Music giant Sony BMG plans on introducing its controversial copy protection software in Europe, even though consumers and computer security experts say the anti-piracy software in the US is spyware.
Sony BMG calls it copy protection, critics say it's spyware
Sony BMG says the anti-piracy software will be introduced in Europe next year because the company wants to "regulate copying for personal use and at the same time, allow the buyer to possibility to copy," according to a statement.
However, consumer advocates are worried because of a firestorm which has erupted in the United States over Sony BMG's copy protection software there. Called XCP, the software anti-piracy systems uses something called a "root kit" to conceal the program used to stop some of its CDs from being copied.
The software restricts unauthorized copying, but also contains a hidden file that security experts say can track consumer behavior. The program, created by the British firm First 4 Internet, uses the cloaking system to hide a proprietary media player that a consumer must download to play the CDs with the protection software.
A class-action lawsuit has been filed in California, and another one is expected in New York, accusing the music company of infecting consumers' computers with virus-like techniques which cannot be removed without damaging the computer.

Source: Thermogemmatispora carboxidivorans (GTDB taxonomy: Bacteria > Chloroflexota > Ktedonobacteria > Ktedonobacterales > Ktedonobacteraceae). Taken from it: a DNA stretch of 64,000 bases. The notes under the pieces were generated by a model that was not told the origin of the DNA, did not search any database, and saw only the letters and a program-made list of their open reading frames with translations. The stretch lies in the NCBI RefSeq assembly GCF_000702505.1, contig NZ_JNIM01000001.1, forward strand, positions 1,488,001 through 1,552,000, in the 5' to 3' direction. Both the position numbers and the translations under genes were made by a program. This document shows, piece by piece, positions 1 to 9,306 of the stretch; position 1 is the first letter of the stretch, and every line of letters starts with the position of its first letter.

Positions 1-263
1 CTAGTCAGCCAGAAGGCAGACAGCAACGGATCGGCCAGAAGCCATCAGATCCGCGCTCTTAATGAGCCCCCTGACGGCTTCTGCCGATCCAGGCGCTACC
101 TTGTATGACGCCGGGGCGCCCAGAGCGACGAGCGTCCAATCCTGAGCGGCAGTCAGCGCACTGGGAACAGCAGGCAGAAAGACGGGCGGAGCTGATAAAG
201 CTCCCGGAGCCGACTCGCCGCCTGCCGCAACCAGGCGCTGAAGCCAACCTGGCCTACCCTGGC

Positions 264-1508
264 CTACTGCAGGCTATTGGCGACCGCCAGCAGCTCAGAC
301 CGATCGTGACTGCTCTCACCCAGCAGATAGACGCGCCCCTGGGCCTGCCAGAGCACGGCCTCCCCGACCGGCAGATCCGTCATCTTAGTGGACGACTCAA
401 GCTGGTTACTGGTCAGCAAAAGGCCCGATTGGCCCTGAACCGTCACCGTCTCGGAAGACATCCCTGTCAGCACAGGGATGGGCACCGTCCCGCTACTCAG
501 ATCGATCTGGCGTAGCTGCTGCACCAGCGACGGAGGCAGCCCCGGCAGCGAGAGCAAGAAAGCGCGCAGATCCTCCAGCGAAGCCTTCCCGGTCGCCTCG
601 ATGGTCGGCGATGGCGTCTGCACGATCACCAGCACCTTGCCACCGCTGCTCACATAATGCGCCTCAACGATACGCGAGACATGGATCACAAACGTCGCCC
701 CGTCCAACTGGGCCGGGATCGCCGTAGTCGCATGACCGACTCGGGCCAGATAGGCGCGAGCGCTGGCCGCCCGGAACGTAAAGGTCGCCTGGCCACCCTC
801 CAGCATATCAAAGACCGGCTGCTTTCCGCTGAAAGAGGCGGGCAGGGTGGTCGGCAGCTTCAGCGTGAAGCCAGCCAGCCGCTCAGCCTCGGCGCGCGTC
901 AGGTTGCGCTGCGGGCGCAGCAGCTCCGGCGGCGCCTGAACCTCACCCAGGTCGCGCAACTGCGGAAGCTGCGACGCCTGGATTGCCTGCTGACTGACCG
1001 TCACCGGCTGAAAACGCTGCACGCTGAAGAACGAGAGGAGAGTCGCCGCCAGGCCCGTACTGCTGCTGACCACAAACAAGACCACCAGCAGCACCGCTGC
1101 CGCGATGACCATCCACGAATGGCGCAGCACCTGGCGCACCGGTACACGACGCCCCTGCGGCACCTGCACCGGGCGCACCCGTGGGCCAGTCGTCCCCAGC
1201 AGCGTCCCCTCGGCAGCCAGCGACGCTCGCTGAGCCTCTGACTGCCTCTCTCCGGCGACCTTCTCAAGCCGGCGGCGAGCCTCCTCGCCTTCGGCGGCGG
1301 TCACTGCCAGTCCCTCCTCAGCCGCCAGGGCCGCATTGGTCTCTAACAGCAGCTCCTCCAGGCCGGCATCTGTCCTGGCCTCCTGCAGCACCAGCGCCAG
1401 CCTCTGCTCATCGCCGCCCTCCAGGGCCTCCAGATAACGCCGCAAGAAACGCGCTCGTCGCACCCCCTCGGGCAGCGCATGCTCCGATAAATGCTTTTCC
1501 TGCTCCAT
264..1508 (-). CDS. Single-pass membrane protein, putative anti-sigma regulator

Sony BMG: Misunderstanding
Sony BMG, however, disputes the accusations, saying the software developed by First 4 Internet employs normal copy protection technology and does not make computers, as has been reported from some quarters, more susceptible to security breaches.
Burn, baby, burn? Sony BMG would rather you not
Sony BMG's Europe director, Maarten Steinkamp, said that there is a lot of confusion and misunderstanding around the matter. However, he said the company was testing various digital rights management systems and was looking for the "best and most sensible" method of "protecting the property of the company and of the artists."
"Clearly, we will only use technology in Europe that is secure for the consumer as well as error-free," said Steinkamp. Sony BMG put a patch on its Web site -- after the complaints in the US got louder -- which made the formerly invisible file on the XCP system visible, but that has done little to calm the consumer outrage. There are about 20 CDs in the Sony BMG catalogue now being sold in the US with the XCP anti-piracy system.